One of the most interesting theatrical aspects of The Entertainer is that the renowned British classical actor, Sir Laurence Olivier, took the role of Archie Rice in its initial London production. In Look Back in Anger, Osborne had made himself into a literary phenomenon by belittling the British establishment. Olivier was a significant member of that establishment’s theater wing, but when he expressed an interest in Osborne’s work, Olivier was cast as Archie Rice; Olivier’s star status, along with a chillingly real performance, made The Entertainer a smash hit. It was soon transferred to London’s West End and then was made into a successful film. After his first two plays, Osborne was himself a bona fide “star,” part of a new establishment.


First produced: 1961 (first published, 1961)

Type of work: Play

A young man rebels against his father by becoming a monk and then rebels against the Catholic Church by leading the revolution that creates Protestantism.

In the first of its twelve episodic scenes, Luther opens in Germany in 1506 with the young Martin Luther joining an Augustinian monastery against his father’s wishes. Luther has chosen a life of austere asceticism, while his father, a miner with entrepreneurial aspirations, had wished for his son a professional life with greater social stature. In this and subsequent scenes covering much of Martin’s life, Luther displays naïveté, anger, and an almost pathological self-hatred. At one point, Martin says, “I’m like a ripe stool in the world’s straining anus.” Throughout the play, Martin is obsessed with physical health and, most specifically, with the working of his bowels.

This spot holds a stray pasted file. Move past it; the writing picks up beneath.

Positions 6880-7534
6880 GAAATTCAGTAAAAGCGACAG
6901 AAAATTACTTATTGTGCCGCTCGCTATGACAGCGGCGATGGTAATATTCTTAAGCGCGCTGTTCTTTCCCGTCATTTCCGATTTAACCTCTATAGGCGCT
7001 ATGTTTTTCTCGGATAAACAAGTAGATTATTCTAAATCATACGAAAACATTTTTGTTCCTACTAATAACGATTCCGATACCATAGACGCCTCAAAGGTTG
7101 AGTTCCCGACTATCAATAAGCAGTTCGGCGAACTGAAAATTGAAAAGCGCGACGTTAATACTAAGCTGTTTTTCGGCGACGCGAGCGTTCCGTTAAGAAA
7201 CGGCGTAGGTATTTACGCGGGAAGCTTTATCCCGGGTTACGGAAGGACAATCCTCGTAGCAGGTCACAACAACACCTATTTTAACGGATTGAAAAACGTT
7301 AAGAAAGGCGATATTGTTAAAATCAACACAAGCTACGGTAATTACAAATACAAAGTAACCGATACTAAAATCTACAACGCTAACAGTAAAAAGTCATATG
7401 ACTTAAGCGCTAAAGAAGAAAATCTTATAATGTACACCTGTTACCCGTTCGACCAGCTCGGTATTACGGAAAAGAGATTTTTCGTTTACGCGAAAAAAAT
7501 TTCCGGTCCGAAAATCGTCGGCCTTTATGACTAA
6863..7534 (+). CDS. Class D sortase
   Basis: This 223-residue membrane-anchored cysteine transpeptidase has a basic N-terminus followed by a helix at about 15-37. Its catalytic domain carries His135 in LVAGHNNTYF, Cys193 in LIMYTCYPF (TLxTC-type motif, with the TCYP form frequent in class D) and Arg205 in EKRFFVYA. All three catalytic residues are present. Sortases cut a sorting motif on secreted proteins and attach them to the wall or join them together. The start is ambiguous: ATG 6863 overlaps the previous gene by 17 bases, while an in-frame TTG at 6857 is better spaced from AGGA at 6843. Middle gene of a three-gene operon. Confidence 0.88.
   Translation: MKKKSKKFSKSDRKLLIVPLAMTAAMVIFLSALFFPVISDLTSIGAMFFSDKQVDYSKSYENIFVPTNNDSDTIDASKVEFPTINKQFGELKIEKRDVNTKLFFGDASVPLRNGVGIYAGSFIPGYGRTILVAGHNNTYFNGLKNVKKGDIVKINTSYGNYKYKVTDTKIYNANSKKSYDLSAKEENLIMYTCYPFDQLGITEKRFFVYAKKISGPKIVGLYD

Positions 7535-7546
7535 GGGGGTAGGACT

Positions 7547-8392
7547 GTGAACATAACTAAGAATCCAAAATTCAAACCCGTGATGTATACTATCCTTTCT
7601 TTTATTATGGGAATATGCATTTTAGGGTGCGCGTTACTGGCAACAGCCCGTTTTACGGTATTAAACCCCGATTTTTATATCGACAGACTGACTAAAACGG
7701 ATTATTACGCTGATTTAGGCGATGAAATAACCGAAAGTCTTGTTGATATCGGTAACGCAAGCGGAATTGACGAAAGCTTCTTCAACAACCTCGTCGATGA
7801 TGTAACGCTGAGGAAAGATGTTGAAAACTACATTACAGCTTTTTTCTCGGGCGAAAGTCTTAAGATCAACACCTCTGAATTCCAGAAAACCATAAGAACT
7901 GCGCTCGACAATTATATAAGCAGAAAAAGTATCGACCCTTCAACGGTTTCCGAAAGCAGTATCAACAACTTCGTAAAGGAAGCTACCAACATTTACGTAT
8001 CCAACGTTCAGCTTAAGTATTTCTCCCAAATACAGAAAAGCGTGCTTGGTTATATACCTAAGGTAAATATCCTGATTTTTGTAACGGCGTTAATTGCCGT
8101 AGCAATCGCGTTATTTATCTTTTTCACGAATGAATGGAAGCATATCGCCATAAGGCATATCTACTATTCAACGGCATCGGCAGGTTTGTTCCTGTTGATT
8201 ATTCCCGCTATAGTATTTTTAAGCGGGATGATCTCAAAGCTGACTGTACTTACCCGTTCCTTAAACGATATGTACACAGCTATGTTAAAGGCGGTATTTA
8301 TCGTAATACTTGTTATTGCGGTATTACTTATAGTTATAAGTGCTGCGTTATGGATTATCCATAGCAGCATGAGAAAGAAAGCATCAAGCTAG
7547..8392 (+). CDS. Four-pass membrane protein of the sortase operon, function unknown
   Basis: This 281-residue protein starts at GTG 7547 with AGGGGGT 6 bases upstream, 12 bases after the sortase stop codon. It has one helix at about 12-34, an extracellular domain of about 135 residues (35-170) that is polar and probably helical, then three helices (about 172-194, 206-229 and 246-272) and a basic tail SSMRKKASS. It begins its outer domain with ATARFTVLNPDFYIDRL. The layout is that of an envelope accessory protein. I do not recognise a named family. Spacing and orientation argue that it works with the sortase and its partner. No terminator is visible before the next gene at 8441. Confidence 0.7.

In the second scene, a year later, Martin prepares for and performs his first Communion Mass, with his estranged father in attendance. In the crucial third scene of the play, Martin talks with his highly judgmental father after the celebration of the Communion, and an argument ensues in which Martin’s father accuses his son of running away from life. At one point, Martin says “you make me sick,” and this otherwise casual, colloquial phrase is the key to the scene. Martin’s chronic constipation is a symbolic representation of his frustrated love for his father, his failure to please his father, and his conflicted attempt to run away from his biological roots. During the play, Martin adopts a more positive father figure, a high-ranking member of the Augustinian order, Johann von Staupitz, but that relationship clearly never compensates for Martin’s initial loss of his father.